But the simplicity may at times keel towards the simplistic. Shohini Ghosh, professor of media at the AJK Mass Communication Research Center, liked his first film, how it intelligently commented on the medical profession without taking itself too seriously. “But Lage Raho was like Swachh Bharat Abhiyan. It simplified Gandhi into Gandhigiri. The Gandhi was without complexities, conflicts. I enjoyed it less,” she says. And she couldn’t understand the success of 3I at all. “It wasn’t just against an oppressive education system but against education itself,” she says. For her, Munnabhai worked because he was vulnerable, Rancho became a “superman student”, an unbeatable hero. Their resolutions are cinematically perfect with no rough edges.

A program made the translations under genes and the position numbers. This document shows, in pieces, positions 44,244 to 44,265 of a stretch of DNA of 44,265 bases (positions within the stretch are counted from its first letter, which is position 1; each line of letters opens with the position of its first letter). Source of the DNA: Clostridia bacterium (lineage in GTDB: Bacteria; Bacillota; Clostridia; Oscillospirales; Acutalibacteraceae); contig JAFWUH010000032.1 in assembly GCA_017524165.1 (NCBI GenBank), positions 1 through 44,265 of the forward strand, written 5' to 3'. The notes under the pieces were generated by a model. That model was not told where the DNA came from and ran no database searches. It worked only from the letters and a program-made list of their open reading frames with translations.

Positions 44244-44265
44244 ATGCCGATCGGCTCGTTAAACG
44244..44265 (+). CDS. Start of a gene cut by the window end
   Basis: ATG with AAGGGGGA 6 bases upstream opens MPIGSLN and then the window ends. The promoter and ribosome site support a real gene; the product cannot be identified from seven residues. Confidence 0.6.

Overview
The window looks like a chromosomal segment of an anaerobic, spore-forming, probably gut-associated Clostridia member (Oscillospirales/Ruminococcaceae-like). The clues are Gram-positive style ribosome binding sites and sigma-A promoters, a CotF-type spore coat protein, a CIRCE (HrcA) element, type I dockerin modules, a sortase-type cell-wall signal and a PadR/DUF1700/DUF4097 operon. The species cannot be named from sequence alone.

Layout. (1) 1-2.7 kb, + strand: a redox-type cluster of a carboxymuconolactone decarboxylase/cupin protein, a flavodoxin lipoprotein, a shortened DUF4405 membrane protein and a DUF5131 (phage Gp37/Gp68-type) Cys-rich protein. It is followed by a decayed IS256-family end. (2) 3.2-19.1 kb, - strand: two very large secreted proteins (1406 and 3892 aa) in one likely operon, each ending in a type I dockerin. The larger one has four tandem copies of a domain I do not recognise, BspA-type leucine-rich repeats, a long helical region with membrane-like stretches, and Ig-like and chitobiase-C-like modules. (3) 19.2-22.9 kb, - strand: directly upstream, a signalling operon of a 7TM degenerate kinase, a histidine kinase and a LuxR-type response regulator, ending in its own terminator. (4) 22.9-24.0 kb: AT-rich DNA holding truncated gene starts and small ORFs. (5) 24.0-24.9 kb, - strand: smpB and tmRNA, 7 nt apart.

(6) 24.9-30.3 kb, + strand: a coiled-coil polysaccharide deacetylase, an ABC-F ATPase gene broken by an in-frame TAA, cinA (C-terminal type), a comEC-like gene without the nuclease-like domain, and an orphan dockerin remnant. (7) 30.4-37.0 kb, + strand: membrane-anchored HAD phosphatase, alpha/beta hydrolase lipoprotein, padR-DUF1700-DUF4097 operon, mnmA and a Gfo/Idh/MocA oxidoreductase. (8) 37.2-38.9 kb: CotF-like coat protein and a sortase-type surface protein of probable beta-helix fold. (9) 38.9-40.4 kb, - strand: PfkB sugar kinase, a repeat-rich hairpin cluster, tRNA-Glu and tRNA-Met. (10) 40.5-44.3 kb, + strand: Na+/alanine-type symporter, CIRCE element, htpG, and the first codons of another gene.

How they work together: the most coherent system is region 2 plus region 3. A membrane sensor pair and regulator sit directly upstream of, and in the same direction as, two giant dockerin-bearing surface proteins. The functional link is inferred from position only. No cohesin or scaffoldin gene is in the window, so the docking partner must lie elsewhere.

The rough edges are not visible on Hirani either. Success doesn’t seem to have changed him in any way. There is still no sign of arrogance or complacency in him. You may love or hate his films, but you cannot dislike him. “He never got into the glamour quotient business of the entertainment industry,” says Swanand. In fact, he is known to have hosted the 3I success party at an intimate club rather than the usual seven-star hotel. No wonder, clad in an ordinary cotton shirt and crumpled trousers, Hirani looks more like the quintessential common man of R.K. Laxman’s cartoons. Albeit much younger, and with a little more hair on the head. And far more successful.